Social media is still growing rapidly. I’m pointing out the obvious here but social networks are a dynamic medium for entertainment and interaction, including content discovery and product recommendation.
As such, the auto industry seems almost uniquely suited to social.
While most consumers buy cars infrequently, their interest in them (based on price tag, necessity and if you indulge me, the embodiment of the American dream) often transcends the purchase event.
As such, social analytics has cause to mature in the automotive industry, where it surely stands to play a part in the sales funnel other than simply branding.
I’ve been reading a nice little CMO Council report on social analytics in the auto industry. Here are some thoughts on integrating social into automotive sales.
The more digital we become (define and measure that how you will), the more advantage we can gain from being ‘human’ in our communications and sales approach.
As community and privacy is eroded, social skills and the ability to network become high-value attributes, where once they may have been called soft skills.
Social customer service gets more interesting by the day. Increasingly, customers demand it, and brands can benefit from answering questions publicly.
Our Social Times recently published some reflections on social media monitoring for customer service. I've taken some of the tips from Ronan Gillen, Community and Social CS Manager at eBay, and listed them below for your convenience.
I’m always impressed just how much eloquence is there for the mining on Quora. I guess it makes sense, as good answers are upvoted and people answer questions that rev their engines.
Suddenly, there’s a clarity to most threads that is addictive in its intense scrollability.
So I searched for ‘customer experience’, to see what I could find to report back with, and to shape a proto-strategy for a transforming business. Most of the interesting stuff I found can be seen more as comment on customer service, and specifically its social dimension.
Real-time customer service and in turn, marketing, are hard to achieve. The first step is acknowledgement of what Generation Y is actually doing to your market.
I attended Social CRM 2013 last week, hosted by Our Social Times. From some of the talks I got this feeling: we’re still on a long hike towards transparency in business, but there’s no doubt lots of companies are striding out.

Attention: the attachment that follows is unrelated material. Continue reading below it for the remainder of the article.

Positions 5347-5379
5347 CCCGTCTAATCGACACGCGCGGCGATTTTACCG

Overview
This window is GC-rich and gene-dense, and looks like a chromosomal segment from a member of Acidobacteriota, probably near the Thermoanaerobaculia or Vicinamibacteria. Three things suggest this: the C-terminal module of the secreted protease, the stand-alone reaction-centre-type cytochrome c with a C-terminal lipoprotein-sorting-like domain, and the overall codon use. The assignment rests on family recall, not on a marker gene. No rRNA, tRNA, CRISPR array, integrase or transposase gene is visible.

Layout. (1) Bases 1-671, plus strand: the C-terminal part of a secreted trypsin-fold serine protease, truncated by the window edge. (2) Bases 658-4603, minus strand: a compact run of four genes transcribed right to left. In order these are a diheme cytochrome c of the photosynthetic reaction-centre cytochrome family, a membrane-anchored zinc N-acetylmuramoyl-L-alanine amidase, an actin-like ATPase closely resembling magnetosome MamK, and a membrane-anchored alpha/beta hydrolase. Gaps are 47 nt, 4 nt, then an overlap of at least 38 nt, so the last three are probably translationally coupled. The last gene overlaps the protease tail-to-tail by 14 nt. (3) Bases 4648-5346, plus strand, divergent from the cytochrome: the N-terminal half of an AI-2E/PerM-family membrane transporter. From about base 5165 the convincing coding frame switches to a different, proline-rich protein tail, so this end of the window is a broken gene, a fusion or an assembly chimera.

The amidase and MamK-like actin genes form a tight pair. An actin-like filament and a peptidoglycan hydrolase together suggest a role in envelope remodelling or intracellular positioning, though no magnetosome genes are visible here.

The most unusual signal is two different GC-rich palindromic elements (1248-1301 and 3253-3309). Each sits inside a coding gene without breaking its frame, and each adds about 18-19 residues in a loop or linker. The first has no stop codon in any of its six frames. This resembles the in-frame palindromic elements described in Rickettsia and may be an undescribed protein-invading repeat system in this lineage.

In this post I wanted to collate some of my highlights of the conference. Social media isn’t the only thing changing business, but it’s a useful crucible in which we can see the spark of emerging values.
Creating value for customers, supporting them fully, and being an interesting brand are challenges which, of course, persist.
In recent years social customer service has endured crises and successes in equal measure. Here’s a quick evaluation of where we are today, with some pointers for the future.
For an increasing number of people, social media is the first place they turn when they experience a problem.
Fewer than 50% of companies are actively responding to these enquiries and many of those are using cost-cutting copy and paste tactics, which is exactly what call centres were criticised for.
We need to invest in finding ways of supporting customers more effectively on the channel of their choice and ensuring a consistent customer service experience across all service channels.
Are you missing a critical social media KPI?
'Social media disconnects', or when consumers unfriend/unlike or unfollow as a result of a social media marketing initiative or campaign, isn't a term in many marketers' vocabulary.
Perhaps it's time for that to change.
CRM strategist and consultant Andrew Campbell is the author of our recently published Customer Relationship Management in the Social Age Best Practice Guide.
Here, he answers some questions about social CRM and other topics covered in the guide.
The rising tide of online collaboration is highlighted by a new infographic. But why are businesses finally turning to online collaboration tools?
Most businesses know that online social collaboration tools can form part of the solution to inefficient working practices, but they’ve been around for ages and, for various hotly discussed reasons, never seem to have caught on.
Until, now, it seems
Big news recently from Facebook: companies can now link their customer data, including phone numbers and email addresses to those provided by people on Facebook.
It mightn’t seem like much, but this move, initially for ad targeting only, could be huge.